Incidentally, a constant-voltage control system that achieves stabilization by thus variably controlling the switching frequency will hereinafter be referred to as a “switching frequency control system.”

FIG. 17 shows operating waveforms of principal parts of the circuit shown in FIG. 16 as results of an actual experiment on the circuit shown in FIG. 16.

FIG. 17 shows experimental results when load power Po on the load side is set constant at 150 W (maximum load power) and alternating input voltage VAC is set constant at 100 V.

Incidentally, in obtaining the experimental results shown in the figure, parts of the circuit shown in FIG. 16 were selected as follows.

Isolated converter transformer PIT

  • gap length=1.0 mm, and coupling coefficient k=0.85
  • Primary winding N1=37 T
  • Secondary winding N2=12 T=secondary winding part N2A+
  • secondary winding part N2B=6 T+6 T
    • Primary side series resonant capacitor C1=0.033 μF
    • Partial resonant capacitor Cp=330 pF

In FIG. 17, a voltage V1 is a voltage across the switching device Q2, and indicates on/off timing of the switching device Q2. That is, this voltage V1 indicates the switching period of switching operation on the primary side.

As shown in the figure, the peak level of the voltage V1 is clamped at the level of the rectified and smoothed voltage Ei.

A period during which the voltage V1 is at a zero level is an on period during which the switching device Q2 conducts. During this on period, a switching current IQ2 having a waveform as shown in the figure flows in a switching circuit system including the switching device Q2 and the clamping diode DD2. A period during which the voltage V1 is clamped at the level of the rectified and smoothed voltage Ei is a period during which the switching device Q2 is off and the switching current IQ2 is at a zero level as shown in the figure.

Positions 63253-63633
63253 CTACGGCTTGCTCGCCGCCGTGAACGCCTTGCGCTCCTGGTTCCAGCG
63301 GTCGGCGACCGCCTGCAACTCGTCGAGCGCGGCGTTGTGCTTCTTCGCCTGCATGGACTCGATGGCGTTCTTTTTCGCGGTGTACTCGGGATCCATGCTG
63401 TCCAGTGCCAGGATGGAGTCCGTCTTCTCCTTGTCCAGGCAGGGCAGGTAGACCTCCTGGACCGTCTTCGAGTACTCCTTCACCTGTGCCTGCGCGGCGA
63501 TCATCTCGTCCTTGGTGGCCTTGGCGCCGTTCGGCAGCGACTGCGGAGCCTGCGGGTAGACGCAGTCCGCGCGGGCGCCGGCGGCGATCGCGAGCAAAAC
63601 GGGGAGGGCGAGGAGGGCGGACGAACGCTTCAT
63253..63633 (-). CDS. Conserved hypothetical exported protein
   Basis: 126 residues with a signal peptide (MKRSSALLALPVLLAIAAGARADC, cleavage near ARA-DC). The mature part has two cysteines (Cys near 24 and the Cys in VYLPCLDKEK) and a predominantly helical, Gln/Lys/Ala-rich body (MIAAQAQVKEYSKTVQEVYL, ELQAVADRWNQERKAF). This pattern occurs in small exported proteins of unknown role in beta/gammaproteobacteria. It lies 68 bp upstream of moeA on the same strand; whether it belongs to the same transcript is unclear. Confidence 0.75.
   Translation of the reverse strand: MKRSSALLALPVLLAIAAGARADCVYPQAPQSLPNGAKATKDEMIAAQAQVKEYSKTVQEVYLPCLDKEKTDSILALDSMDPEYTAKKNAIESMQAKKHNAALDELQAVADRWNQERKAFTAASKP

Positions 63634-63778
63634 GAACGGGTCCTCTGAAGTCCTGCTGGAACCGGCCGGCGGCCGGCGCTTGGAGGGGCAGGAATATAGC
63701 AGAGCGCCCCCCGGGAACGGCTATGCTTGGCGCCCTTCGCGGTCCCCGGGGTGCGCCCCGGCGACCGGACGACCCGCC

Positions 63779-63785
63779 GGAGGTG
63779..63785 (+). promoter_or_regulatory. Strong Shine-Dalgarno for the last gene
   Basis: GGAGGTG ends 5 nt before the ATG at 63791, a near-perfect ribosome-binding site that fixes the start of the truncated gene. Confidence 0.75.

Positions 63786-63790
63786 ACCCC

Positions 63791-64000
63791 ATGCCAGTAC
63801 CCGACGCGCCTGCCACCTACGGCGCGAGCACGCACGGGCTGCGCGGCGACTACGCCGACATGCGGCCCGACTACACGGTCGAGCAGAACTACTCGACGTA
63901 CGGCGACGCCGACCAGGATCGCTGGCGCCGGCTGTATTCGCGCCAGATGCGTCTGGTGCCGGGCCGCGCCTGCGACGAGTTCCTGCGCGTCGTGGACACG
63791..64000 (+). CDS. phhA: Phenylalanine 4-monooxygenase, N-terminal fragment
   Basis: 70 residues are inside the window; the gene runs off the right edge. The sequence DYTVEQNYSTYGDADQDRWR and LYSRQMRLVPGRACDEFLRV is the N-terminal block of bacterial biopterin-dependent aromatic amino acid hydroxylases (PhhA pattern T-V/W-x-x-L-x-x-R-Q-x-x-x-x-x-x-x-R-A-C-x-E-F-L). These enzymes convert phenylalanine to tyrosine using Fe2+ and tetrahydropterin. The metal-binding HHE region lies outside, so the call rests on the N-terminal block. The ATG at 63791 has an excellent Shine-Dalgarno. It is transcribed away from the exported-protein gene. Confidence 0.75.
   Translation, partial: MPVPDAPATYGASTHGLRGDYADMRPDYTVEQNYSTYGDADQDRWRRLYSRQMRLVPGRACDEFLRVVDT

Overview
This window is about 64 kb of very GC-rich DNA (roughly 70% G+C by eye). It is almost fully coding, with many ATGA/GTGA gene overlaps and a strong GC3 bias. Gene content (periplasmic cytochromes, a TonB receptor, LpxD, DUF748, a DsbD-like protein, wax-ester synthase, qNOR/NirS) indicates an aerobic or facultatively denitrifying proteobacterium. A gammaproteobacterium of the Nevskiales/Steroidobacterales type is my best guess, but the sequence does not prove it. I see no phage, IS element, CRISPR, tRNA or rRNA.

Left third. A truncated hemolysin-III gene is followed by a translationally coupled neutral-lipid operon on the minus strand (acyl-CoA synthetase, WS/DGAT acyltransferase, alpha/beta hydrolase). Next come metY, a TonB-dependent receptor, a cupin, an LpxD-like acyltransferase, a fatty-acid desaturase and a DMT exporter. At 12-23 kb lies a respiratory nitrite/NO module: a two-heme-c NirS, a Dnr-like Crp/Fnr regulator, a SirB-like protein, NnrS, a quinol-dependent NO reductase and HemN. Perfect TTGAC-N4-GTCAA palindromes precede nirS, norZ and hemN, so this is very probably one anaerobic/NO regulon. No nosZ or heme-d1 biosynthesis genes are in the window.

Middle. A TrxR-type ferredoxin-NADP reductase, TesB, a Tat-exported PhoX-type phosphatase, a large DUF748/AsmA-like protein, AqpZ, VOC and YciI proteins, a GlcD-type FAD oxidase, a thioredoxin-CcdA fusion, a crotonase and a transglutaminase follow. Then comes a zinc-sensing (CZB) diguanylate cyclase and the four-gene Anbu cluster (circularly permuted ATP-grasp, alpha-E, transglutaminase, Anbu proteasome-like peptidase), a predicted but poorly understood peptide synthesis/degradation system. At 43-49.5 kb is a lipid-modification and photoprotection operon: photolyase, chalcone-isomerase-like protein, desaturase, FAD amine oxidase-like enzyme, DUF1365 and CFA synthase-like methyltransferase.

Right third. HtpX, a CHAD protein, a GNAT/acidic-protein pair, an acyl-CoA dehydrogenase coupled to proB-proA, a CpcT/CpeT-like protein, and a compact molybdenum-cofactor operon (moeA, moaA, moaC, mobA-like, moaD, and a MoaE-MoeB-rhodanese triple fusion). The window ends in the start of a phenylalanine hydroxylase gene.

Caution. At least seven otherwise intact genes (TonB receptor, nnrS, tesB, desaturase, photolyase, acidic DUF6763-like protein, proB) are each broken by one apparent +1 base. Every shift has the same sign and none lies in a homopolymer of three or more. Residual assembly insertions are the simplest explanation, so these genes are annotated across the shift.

Though not shown in the figure, a voltage across the other switching device Q1 and a switching current flowing through a switching circuit (Q1 and DD1) have waveforms obtained by shifting the phases of the voltage V1 and the switching current IQ2 180°. That is, as described above, the switching device Q1 and the switching device Q2 perform switching operation in timing in which the switching device Q1 and the switching device Q2 are turned on/off alternately.

Though not shown in the figure, a primary side series resonance current Io flowing through the primary side series resonant circuit (C1-N1(L1)) flows having a waveform obtained by combining the switching currents flowing through the switching circuits (Q1 and DD1) and (Q2 and DD2) with each other.

Incidentally, the peak level of the switching current IQ2 in this case is 4.6 Ap, as shown in the figure.

Primary side operation with the above-described waveforms being obtained, an alternating voltage V2 having a waveform as shown in the figure is induced on the secondary winding part N2A side (and on the secondary winding part N2B side). In one half period in which the alternating voltage V2 is of positive polarity, the rectifier diodes Do1A and Do1B each conduct as described above. In a half period in which the alternating voltage V2 is of negative polarity, the rectifier diodes Do2A and Do2B each conduct. Thereby, the rectification current I1 flowing on the secondary winding part N2A side and the rectification current I2 flowing on the secondary winding part N2B side each flow having a waveform as shown in the figure in each positive or negative half period.